The global expansion continues at a more moderate pace. This is what the latest global economic activity indicators suggest, such as the global composite Purchasing Managers’ Index (PMI), which remains in expansionary territory (above 50 points) but fell to 52.7 points in December, the lowest level since September 2016. Likewise, the IIF Growth Tracker index, which seeks to estimate emerging markets growth, fell for the fifth consecutive month in December, although it still points to solid growth rates. This moderation in the pace of global economic activity seen in recent months is the result of a combination of factors. Specifically, idiosyncratic factors in advanced economies (particularly in Europe) have added to the tightening of global financial conditions, the deterioration in confidence due to trade tensions and uncertainty over the true extent of the slowdown of the Chinese economy. Given that these factors are expected to persist over the coming quarters, this supports a more moderate growth scenario for 2019 (3.4%, according to CaixaBank Research). Similarly, the IMF shares a similar view. In its economic forecast update in January, it revised its global economic growth forecasts for 2019 slightly downwards, to 3.5% (–0.2 pps), and to 3.6% for 2020 (–0.1 pp). The IMF also pointed out that the escalating trade tensions continue to be a source of risk, although the 90-day truce in the introduction of new tariffs between the US and China and the reasonably positive tone in the subsequent negotiations have allayed concerns about a trade war.
Uncertainty around Brexit persists. In the UK, the House of Commons overwhelmingly rejected the Withdrawal Agreement drawn up between the Government and the EU by a (see the third chart). Following the vote, Prime Minister Theresa May, of the Conservative Party, has to devise an alternative plan that can gather sufficient parliamentary support. In order to win the support of the Eurosceptic wing of her party and of the Irish DUP, the Prime Minister has opted to try to negotiate new concessions with Brussels on the backstop clause on Ireland. In this context, the existing difficulties to achieve a majority in Parliament increase the likelihood of the United Kingdom ending up asking for an extension to the negotiations beyond the date of Brexit (29 March). They also open up the possibility to a large number of alternatives, ranging from the ratification of an amended Withdrawal Agreement to a softer Brexit (for instance, with a permanent customs union) or even a second referendum. On the other hand, the events of the past few weeks (such as the approval in the House of Commons of several amendments) suggest that there is a clear majority in the British Parliament in favour of avoiding a no-deal Brexit.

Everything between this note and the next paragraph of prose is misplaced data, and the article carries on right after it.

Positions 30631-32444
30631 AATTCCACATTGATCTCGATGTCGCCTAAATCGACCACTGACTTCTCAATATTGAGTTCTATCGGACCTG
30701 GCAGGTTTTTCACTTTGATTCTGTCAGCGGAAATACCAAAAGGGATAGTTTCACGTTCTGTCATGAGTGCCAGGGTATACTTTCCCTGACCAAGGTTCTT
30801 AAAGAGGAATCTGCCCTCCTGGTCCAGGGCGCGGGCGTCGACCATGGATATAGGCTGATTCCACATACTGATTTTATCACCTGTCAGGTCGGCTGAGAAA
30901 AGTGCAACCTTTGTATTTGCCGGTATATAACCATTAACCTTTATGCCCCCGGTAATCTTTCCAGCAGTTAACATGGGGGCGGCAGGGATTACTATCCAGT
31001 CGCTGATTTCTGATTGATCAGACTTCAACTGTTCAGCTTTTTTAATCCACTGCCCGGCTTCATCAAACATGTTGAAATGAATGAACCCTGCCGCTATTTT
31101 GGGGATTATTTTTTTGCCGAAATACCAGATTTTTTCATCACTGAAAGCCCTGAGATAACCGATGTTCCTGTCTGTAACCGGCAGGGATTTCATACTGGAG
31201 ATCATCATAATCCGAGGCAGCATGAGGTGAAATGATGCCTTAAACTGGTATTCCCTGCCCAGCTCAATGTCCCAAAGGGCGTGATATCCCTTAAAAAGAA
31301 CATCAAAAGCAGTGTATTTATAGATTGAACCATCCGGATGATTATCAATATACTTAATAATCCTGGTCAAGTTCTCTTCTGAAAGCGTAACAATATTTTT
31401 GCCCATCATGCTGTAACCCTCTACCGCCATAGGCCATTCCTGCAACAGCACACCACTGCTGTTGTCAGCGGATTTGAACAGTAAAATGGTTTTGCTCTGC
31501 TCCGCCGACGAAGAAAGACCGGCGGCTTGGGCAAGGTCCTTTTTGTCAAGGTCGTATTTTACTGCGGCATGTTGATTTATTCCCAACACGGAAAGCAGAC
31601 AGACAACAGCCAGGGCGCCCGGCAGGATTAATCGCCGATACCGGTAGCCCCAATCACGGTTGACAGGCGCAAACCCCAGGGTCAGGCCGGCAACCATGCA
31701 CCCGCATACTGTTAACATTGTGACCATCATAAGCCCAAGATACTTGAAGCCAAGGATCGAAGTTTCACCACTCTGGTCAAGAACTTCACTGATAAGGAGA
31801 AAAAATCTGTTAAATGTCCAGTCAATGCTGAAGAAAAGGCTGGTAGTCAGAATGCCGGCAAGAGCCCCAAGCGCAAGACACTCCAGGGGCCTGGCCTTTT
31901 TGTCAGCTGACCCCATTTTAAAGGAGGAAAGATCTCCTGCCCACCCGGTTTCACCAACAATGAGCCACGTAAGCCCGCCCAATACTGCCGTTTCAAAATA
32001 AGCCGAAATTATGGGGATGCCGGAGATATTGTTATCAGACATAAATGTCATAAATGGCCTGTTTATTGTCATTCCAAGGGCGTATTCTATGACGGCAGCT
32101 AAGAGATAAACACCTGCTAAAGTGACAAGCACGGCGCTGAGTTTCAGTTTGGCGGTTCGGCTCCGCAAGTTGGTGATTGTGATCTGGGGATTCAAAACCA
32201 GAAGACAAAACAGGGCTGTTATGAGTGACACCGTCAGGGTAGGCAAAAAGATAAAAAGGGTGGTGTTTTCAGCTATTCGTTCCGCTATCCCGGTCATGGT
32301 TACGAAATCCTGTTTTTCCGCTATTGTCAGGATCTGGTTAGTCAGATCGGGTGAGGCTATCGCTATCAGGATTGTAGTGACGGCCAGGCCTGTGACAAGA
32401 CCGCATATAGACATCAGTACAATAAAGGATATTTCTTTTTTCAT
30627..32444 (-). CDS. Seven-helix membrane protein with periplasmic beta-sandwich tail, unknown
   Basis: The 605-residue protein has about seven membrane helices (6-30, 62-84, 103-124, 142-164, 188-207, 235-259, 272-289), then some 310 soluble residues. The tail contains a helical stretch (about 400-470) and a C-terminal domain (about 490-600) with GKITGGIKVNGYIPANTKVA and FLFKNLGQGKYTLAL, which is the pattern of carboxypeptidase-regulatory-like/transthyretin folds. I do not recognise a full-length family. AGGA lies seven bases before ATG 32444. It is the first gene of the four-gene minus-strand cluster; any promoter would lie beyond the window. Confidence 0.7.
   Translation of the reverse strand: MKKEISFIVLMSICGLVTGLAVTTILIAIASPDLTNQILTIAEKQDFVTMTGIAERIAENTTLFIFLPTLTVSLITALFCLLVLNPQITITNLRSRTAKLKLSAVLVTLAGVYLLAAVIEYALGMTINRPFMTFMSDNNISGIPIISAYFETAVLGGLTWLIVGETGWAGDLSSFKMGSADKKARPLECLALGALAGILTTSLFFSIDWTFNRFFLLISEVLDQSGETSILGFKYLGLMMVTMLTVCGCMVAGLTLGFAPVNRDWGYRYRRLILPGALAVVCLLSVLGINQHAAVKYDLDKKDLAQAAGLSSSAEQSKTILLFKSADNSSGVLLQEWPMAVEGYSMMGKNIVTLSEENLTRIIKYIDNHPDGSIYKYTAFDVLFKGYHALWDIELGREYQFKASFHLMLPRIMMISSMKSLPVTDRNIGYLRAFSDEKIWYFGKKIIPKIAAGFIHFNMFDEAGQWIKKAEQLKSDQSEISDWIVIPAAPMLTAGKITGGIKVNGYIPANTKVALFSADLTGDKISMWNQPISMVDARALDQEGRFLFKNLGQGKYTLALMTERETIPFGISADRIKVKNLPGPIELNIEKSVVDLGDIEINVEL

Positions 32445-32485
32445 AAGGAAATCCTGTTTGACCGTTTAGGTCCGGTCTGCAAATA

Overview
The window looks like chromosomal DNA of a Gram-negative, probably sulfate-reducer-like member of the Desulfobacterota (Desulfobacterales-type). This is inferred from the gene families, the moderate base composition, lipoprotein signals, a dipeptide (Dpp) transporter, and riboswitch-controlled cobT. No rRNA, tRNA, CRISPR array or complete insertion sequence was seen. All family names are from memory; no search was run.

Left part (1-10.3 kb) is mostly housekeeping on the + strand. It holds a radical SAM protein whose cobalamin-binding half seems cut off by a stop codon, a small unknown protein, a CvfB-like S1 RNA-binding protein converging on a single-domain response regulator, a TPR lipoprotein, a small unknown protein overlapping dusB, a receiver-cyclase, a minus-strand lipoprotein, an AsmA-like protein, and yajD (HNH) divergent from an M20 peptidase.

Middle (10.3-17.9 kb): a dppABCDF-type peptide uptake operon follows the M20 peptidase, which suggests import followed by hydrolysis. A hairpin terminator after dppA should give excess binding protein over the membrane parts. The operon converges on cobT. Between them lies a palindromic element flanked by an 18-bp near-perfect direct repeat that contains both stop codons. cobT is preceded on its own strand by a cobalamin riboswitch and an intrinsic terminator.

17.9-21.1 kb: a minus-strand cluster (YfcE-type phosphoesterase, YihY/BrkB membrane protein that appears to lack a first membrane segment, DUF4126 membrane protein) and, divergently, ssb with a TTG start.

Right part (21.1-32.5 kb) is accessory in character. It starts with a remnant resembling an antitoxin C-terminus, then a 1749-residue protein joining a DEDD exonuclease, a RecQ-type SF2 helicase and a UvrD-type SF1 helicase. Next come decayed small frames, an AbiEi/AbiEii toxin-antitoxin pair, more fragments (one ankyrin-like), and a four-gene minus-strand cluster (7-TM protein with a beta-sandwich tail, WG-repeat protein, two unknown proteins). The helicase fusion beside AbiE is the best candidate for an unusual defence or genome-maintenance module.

Slowdown in the growth of euro area economic activity. Specifically, the GDP of the euro area registered a 0.2% quarter-on-quarter growth (1.2% year-on-year) in the last quarter of the year, in line with CaixaBank Research’s forecasts and that adds to the gradual growth slowdown of recent quarters. For 2018, the economy expanded by 1.8%, a steady pace but far from the exceptional growth registered in 2017 (2.5%). In part, this reflects a less favourable external environment, the presence of temporary impediments that are proving more persistent than expected (such as the automotive sector’s slow adjustment to the new European emissions regulations) and the entry into a more mature phase of the business cycle (it is estimated that the euro area closed its output gap in 2018). However, domestic demand remains strong, supported by accommodative financial conditions and the good performance of the labour market. Therefore, over the coming quarters, the euro area economy is expected to continue to grow, albeit at a moderate pace that is more in line with its potential. Across countries, for which we have data on, Spain registered particularly strong growth of 0.7% quarter-on-quarter, as did France, with a quarter-on-quarter growth of 0.3% (a lower figure was expected due to the impact of the yellow vest protests). On the other hand, Italy’s GDP fell by 0.2% quarter-on-quarter, meaning that the country technically fell into recession (two consecutive quarters with negative quarter-on-quarter growth). Germany’s growth figure for the whole of 2018 was also released (1.5%), which implies that Q4 2018 growth laid between 0% and 0.3% quarter-on-quarter.